MONTRÉAL, March 29, 2012 – True to its tradition, Raymond Chabot Grant Thornton releases its post-budgetary bulletin providing an overview of the tax measures that will affect individuals and businesses in the coming years.
“We are very proud to release this document, prepared by a team of tax specialists in the lock-up, which provides a broad view of the main tax measures in the budget tabled today by Canadian Finance Minister, the Honourable James M. Flaherty,” stated Jean Gauthier, Partner and National Tax Director. The summary may be viewed at the following address: www.rcgt.com/en/2012-federal-budget.
Direct innovation support encouraged but SR&ED tax credits cut back
While Canada expects modest growth in the short term, the government has chosen to support business and entrepreneurs directly by encouraging innovation and prosperity. According to Michel Lefebvre, Tax Partner and member of the Scientific Research and Experimental Development (SR&ED) Program, “Investing in innovation is always a wise choice, however, it might have been wiser not to cut into the corporate tax credits provided under the federal government’s significant SR&ED program.”
To support research, innovation and entrepreneurship, the federal government’s 2012 economic action plan will provide $1.1 billion over five years in direct research and development support and $500 million for venture capital. “While this may be commendable, reducing the SR&ED program budget envelope by $1.33 billion over five years means the actual contribution to innovation is only $270 million over five years, which is not all that much,” added Michel Lefebvre.
Bernard Poulin, Tax Partner, echoed Michel’s comments, “We are aware that choices had to be made to support innovation, our competitive and growth linchpin. Nevertheless, it would have been better to maintain and even increase corporate SR&ED tax credits.”
Business transfer tax equity reminder
Additionally, Raymond Chabot Grant Thornton is taking this opportunity to emphasize the need to quickly resolve a tax issue that has gone on far too long: tax inequity on business transfers. On December 2, 2010, the Firm sent a copy of its report – “Business Transfers: Problems and Suggested Solutions” (www.rcgt.com/en/news/business-transfers-report) – to the Quebec and federal Finance Ministers and has since pursued this issue through its budget comments last year and by making the tax authorities aware of this unfavourable situation. “At issue is the fact that, from a tax perspective, there is a disadvantage in selling a business to a son or daughter instead of to a third party. At a time when entrepreneurship is on the decline in Canada, it’s imperative to support family business transfers,” Jean Gauthier mentioned.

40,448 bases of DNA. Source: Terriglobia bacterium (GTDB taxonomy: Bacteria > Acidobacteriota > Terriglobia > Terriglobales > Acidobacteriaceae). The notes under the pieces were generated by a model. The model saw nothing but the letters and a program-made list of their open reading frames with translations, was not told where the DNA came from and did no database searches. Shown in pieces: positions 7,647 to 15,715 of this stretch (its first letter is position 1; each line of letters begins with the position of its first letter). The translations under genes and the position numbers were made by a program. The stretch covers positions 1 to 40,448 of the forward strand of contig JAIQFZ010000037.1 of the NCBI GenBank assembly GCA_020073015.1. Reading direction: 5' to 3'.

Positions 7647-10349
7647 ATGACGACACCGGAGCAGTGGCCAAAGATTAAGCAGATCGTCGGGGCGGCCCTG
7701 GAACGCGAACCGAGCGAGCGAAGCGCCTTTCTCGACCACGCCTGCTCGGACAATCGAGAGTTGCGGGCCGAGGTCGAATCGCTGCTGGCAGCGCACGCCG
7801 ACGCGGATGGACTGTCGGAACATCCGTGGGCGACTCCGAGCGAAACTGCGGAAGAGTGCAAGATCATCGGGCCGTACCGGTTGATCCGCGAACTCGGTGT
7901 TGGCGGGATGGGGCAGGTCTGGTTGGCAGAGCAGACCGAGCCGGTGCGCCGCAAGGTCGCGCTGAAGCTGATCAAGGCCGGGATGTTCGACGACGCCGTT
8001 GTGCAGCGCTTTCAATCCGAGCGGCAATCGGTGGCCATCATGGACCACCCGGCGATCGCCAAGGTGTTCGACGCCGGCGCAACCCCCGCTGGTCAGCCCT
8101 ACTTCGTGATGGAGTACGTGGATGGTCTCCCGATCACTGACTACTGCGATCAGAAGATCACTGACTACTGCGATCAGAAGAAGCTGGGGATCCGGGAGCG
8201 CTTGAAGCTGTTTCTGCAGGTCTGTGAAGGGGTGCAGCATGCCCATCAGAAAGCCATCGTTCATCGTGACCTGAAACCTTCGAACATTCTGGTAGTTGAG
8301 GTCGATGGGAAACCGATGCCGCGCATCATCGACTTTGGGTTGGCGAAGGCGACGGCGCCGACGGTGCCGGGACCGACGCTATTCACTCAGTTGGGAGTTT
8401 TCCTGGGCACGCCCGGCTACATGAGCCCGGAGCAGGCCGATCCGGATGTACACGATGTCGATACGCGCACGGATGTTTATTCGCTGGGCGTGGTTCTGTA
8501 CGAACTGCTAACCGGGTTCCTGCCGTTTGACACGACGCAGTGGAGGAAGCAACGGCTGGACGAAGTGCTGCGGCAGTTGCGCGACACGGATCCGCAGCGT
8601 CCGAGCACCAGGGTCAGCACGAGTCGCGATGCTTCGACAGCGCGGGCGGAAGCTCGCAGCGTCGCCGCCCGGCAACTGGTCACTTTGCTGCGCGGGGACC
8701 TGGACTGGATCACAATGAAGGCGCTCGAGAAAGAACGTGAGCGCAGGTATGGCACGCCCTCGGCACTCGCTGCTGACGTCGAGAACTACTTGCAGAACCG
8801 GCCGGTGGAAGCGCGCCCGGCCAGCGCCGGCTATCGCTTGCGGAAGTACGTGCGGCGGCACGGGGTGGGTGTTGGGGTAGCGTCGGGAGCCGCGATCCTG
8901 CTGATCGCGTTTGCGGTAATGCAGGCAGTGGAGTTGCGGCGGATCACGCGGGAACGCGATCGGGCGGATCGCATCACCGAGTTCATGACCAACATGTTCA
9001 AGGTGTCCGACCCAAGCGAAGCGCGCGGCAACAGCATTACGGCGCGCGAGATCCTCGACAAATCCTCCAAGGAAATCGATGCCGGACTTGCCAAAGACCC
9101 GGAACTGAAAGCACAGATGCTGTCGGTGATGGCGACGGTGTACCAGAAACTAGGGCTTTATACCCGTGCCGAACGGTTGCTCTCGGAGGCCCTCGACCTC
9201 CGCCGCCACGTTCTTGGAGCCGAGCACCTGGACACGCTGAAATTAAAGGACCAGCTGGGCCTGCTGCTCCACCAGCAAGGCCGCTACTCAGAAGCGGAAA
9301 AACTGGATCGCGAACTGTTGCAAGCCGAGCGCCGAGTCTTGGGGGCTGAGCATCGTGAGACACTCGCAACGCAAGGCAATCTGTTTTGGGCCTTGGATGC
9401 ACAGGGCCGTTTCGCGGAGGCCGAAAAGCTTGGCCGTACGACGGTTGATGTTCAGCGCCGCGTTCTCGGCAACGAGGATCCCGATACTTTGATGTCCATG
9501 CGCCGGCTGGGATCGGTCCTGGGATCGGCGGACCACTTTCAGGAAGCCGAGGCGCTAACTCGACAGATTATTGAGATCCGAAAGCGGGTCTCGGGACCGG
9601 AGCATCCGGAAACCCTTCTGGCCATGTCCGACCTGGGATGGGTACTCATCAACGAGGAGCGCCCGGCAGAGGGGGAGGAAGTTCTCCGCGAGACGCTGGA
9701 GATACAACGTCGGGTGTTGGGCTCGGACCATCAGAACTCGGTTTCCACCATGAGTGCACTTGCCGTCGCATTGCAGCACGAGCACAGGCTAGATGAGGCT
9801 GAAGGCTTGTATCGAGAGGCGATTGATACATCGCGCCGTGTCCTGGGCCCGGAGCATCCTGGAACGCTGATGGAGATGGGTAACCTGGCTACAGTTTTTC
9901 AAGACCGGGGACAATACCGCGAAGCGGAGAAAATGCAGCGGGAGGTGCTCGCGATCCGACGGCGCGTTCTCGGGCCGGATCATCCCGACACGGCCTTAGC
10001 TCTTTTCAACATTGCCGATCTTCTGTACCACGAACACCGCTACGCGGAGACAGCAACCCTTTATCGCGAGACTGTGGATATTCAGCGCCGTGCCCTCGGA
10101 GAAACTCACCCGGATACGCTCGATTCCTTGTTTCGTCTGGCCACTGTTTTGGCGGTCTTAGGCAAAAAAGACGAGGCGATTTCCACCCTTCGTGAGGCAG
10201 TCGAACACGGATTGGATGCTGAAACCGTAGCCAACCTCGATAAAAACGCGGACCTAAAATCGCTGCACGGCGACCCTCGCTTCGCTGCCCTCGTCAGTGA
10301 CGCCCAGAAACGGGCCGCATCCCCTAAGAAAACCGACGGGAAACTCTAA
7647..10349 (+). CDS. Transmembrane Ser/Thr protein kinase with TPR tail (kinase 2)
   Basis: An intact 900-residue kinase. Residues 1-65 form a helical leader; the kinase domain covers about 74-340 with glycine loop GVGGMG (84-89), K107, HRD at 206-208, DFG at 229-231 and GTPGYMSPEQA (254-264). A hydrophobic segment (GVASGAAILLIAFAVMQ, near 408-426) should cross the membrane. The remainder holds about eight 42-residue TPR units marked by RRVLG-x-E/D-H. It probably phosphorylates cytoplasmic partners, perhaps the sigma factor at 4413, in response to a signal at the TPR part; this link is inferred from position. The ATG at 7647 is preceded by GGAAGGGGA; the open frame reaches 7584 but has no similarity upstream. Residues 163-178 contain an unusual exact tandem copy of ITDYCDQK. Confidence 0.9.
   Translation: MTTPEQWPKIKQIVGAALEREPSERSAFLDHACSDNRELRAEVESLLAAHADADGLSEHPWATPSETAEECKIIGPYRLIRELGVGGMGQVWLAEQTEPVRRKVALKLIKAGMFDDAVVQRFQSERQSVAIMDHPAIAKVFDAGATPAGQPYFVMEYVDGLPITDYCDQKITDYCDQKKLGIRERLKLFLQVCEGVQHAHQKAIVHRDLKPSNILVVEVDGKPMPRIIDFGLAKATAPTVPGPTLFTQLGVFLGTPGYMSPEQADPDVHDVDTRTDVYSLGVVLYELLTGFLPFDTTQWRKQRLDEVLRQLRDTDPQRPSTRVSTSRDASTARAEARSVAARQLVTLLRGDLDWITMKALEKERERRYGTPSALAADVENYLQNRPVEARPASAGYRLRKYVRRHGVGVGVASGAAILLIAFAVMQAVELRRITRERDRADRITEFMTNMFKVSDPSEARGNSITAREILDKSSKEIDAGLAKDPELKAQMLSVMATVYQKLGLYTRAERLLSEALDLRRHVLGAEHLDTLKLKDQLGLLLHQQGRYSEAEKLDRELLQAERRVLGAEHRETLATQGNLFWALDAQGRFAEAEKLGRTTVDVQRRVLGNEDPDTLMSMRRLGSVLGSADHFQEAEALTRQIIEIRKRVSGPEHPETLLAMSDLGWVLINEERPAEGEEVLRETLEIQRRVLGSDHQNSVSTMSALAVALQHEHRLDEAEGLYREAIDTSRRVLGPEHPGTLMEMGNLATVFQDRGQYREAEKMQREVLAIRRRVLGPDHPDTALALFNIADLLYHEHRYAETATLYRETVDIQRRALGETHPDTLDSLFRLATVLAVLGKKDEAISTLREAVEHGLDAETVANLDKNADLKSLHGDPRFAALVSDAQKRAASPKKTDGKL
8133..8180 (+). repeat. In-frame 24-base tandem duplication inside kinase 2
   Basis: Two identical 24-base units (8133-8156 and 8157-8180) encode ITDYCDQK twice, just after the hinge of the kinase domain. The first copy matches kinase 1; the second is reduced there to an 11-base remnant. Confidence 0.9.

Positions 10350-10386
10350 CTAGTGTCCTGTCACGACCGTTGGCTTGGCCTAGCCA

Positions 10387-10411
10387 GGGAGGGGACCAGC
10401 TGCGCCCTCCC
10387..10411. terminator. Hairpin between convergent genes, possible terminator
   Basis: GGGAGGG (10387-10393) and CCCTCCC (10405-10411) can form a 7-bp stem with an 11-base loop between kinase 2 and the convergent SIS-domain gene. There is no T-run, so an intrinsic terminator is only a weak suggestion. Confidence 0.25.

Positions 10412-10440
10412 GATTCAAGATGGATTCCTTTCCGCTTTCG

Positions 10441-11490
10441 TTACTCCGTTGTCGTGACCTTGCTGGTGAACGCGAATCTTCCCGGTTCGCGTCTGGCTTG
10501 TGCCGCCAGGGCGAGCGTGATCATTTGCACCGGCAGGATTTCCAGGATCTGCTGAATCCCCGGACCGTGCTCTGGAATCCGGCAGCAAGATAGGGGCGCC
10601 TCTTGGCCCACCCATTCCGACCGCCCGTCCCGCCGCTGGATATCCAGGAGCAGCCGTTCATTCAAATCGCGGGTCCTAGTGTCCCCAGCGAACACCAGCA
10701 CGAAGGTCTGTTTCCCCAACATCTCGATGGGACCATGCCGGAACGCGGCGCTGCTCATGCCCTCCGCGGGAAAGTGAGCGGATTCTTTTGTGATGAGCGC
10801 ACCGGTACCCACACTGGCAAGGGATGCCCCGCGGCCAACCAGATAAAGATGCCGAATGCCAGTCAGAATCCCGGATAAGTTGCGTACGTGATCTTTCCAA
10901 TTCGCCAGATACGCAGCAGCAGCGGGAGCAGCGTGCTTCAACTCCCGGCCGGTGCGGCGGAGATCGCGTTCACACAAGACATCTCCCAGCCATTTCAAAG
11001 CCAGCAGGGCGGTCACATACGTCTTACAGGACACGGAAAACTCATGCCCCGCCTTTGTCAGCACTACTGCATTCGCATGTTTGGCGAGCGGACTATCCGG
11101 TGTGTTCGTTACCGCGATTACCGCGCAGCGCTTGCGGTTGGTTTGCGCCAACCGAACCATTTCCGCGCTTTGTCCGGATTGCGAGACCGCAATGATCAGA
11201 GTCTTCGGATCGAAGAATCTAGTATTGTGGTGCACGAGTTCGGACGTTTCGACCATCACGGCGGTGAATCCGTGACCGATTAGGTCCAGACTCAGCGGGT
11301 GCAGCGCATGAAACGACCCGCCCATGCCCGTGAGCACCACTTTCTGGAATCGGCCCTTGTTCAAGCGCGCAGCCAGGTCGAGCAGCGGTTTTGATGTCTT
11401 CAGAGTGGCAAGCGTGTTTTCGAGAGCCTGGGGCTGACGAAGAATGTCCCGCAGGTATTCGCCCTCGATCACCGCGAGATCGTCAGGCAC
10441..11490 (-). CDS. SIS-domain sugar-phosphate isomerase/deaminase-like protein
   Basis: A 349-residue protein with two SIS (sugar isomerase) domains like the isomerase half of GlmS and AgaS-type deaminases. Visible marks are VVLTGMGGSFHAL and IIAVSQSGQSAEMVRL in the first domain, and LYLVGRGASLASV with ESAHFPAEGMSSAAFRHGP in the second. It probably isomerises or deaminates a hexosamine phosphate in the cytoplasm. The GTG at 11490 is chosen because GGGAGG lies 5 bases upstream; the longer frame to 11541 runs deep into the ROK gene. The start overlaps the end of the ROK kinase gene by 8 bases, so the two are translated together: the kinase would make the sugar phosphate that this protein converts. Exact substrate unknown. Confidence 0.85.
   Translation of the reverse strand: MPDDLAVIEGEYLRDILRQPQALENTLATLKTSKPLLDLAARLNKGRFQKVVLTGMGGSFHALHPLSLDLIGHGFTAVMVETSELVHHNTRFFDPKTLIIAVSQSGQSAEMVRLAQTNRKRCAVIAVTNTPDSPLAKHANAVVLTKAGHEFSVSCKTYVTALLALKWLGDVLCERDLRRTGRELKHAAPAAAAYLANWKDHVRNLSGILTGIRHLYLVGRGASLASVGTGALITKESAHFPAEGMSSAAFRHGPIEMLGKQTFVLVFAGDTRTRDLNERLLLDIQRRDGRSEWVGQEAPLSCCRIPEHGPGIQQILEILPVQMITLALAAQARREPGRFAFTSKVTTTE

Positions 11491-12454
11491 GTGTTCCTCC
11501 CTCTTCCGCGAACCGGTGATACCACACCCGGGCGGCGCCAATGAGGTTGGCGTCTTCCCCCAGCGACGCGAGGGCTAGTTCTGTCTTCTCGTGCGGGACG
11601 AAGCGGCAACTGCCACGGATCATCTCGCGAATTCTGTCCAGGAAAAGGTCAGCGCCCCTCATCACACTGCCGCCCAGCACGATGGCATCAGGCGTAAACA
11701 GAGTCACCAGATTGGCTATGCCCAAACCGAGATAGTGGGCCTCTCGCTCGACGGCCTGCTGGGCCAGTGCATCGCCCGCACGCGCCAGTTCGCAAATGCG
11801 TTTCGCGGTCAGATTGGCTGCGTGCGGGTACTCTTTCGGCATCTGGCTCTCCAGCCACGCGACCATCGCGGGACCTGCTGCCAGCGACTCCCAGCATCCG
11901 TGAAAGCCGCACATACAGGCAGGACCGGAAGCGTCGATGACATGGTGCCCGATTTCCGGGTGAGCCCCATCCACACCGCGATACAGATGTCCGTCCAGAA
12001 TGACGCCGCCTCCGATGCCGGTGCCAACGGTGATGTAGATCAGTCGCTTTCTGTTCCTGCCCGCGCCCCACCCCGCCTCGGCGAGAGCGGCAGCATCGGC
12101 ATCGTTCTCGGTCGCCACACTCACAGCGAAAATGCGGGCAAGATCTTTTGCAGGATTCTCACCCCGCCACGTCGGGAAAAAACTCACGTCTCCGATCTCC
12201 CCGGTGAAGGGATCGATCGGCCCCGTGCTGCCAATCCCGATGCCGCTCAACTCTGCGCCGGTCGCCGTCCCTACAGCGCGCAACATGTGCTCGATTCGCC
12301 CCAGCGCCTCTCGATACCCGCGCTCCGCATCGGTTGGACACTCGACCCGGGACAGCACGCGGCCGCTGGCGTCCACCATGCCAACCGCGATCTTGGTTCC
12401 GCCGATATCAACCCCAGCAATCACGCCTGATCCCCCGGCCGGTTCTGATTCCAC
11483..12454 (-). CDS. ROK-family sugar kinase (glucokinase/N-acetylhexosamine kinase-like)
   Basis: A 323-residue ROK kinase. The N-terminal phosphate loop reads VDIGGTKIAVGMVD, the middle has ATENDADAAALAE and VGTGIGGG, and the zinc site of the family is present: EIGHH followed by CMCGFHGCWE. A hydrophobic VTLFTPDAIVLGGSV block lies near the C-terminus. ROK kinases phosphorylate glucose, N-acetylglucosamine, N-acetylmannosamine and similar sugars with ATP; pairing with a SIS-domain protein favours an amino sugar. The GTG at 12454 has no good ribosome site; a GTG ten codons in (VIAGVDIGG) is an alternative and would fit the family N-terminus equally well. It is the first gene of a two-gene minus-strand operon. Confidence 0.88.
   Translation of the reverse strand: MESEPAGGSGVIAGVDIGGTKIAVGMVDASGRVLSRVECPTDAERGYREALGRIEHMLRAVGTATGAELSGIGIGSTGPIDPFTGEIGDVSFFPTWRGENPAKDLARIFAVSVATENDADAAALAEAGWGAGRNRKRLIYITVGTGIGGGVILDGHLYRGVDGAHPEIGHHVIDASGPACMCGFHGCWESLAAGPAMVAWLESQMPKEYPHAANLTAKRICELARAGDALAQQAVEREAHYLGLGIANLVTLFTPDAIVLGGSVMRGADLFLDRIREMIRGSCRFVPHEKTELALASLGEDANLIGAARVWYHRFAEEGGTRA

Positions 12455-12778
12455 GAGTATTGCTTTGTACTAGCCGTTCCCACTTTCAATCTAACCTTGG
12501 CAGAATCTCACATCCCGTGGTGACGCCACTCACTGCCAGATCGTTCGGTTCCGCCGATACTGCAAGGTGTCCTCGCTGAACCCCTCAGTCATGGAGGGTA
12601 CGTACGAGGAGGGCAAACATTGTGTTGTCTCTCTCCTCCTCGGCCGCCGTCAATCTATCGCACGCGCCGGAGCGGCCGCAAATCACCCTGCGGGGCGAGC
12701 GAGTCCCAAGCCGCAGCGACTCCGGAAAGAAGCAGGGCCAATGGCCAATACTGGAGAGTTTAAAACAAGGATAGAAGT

For her part, Suzanne Landry, University Associate, HEC Tax Professor, and the study’s main author added: “In an intergenerational business transfer, the capital gain is considered to be a dividend, which results in the seller losing the benefit of the $750,000 capital gain deduction. The federal government should resolve this inequity quickly to support our successors, a key component to our competitiveness.”
About Raymond Chabot Grant Thornton
Founded in 1948, today Raymond Chabot Grant Thornton is a leader in the fields of assurance, taxation, consulting services, business recovery and reorganization. Its strength is based on a team of over 2,200 people including some 230 partners in more than 90 offices in Québec, eastern Ontario and New Brunswick. For more than 30 years, Raymond Chabot Grant Thornton has been a member of Grant Thornton International Ltd providing its clients with the expertise of the member and correspondent firms in more than 100 countries.
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